The Flood of the Century, a decade later -, South Georgia News, Weather, Sports

The Flood of the Century, a decade later

July 6, 2004

Albany-- Ten years ago today was the first serious day of the Flood of 94. Tropical Storm Alberto had come ashore three days earlier. It stalled over south Georgia, and dumped as much as two feet of rain in 24 hours. We woke up on July 6th to a disaster.

In the early morning hours of July 6th, dams throughout Sumter County broke. They turned peaceful ponds and creeks into killer rivers. Dozens of roads washed away.

Fifteen people died. "I went around and cut through the woods and dove in and swam out and climbed on top of the car," said Mark, who tried to help others. "By the time I'd arrived there was about a 60 or 70 year old woman had drowned or suffocated in the back seat of the car."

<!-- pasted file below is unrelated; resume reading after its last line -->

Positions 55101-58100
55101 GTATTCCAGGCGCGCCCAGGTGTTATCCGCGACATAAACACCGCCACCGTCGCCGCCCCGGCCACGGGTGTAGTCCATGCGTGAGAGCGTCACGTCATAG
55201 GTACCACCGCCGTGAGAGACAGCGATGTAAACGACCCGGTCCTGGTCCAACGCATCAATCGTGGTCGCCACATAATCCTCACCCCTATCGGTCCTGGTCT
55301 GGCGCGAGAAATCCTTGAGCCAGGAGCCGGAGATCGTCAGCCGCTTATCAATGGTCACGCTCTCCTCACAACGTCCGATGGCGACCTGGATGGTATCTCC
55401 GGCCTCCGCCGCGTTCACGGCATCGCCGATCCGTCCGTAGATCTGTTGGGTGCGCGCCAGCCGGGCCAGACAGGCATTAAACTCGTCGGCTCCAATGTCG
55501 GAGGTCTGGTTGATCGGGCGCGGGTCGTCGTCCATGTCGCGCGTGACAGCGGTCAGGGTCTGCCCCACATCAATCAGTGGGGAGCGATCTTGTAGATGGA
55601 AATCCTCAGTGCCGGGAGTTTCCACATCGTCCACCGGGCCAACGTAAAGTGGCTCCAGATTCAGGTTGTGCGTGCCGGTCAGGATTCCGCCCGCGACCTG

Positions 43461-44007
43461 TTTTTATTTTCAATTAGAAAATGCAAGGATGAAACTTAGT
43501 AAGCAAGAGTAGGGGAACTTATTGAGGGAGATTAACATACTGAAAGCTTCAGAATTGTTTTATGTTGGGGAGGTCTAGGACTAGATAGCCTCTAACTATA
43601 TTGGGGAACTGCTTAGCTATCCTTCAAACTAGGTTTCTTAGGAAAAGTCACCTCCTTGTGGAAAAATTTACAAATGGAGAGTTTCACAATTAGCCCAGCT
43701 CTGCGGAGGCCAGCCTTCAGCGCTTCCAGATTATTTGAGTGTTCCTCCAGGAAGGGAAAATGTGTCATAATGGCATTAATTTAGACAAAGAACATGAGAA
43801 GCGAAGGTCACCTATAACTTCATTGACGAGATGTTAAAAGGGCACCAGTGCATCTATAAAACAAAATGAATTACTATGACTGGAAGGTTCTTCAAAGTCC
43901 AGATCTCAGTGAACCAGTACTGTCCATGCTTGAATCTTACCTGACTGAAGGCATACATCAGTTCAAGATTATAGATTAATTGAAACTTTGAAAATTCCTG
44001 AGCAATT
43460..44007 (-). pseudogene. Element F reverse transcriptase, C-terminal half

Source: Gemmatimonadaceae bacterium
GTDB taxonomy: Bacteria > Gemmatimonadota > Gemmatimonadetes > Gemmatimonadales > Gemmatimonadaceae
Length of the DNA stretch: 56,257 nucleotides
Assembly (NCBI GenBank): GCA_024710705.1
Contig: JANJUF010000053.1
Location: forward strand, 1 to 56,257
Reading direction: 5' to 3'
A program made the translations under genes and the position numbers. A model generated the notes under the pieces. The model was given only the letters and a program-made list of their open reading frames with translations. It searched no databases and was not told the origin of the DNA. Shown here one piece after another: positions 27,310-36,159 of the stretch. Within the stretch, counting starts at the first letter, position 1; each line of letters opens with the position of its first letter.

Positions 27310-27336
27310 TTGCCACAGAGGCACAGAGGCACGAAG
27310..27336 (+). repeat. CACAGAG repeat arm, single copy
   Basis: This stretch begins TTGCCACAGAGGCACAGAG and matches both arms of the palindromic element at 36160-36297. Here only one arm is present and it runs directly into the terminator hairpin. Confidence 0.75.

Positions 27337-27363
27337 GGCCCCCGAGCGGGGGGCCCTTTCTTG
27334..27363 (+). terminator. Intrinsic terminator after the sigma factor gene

The raging Muckaloochee Creek swept away parts of Smithville. For the first time, our news cameras caught rescues on tape, a sign of things to come. In Lee County, the Kinchafoonee and Muckalee creeks jumped their banks. The Flint River began to rise rapidly in Albany and the city ordered evacuations.

Dave Nethers reported: "Albany State college was evacuated at noon..." As the day ended, workers and volunteers descended on Albany State College hoping to save it from the rising water.

 It wouldn't be long before we realized that work was fruitless. The Flood of the Century was only just beginning.

Each night for the next two weeks, we'll take a look back ten years in a Floodwatch Flashback, part of our ongoing coverage of the tenth anniversary of the Flood of 1994.

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